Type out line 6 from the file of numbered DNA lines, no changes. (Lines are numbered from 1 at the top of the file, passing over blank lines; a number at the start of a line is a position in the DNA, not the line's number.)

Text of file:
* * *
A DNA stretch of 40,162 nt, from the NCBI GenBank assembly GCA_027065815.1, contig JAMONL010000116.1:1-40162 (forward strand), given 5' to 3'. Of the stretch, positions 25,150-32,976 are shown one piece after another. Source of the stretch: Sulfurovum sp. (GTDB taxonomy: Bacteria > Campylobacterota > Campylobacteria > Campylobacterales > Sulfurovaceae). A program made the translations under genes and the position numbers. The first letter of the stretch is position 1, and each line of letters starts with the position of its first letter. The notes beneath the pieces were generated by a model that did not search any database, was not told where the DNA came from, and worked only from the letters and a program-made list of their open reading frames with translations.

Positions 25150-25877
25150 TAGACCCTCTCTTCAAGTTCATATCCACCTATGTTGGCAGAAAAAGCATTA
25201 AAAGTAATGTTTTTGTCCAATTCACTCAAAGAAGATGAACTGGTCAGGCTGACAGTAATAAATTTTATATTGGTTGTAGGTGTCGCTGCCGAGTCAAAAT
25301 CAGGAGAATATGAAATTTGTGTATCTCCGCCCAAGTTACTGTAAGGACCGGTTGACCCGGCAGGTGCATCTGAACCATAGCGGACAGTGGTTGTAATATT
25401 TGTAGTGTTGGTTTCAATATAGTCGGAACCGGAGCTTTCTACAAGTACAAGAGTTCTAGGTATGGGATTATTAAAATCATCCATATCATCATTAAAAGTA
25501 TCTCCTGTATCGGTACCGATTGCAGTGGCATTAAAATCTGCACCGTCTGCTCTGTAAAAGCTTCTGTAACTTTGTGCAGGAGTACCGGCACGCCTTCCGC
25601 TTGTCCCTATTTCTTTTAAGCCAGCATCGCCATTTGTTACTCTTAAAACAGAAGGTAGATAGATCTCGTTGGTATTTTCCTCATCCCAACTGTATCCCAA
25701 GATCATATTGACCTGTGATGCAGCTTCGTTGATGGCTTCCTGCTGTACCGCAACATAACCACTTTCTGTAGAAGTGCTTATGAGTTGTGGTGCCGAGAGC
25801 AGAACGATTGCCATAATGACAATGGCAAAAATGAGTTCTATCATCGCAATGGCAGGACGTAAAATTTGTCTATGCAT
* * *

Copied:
25401 TGTAGTGTTGGTTTCAATATAGTCGGAACCGGAGCTTTCTACAAGTACAAGAGTTCTAGGTATGGGATTATTAAAATCATCCATATCATCATTAAAAGTA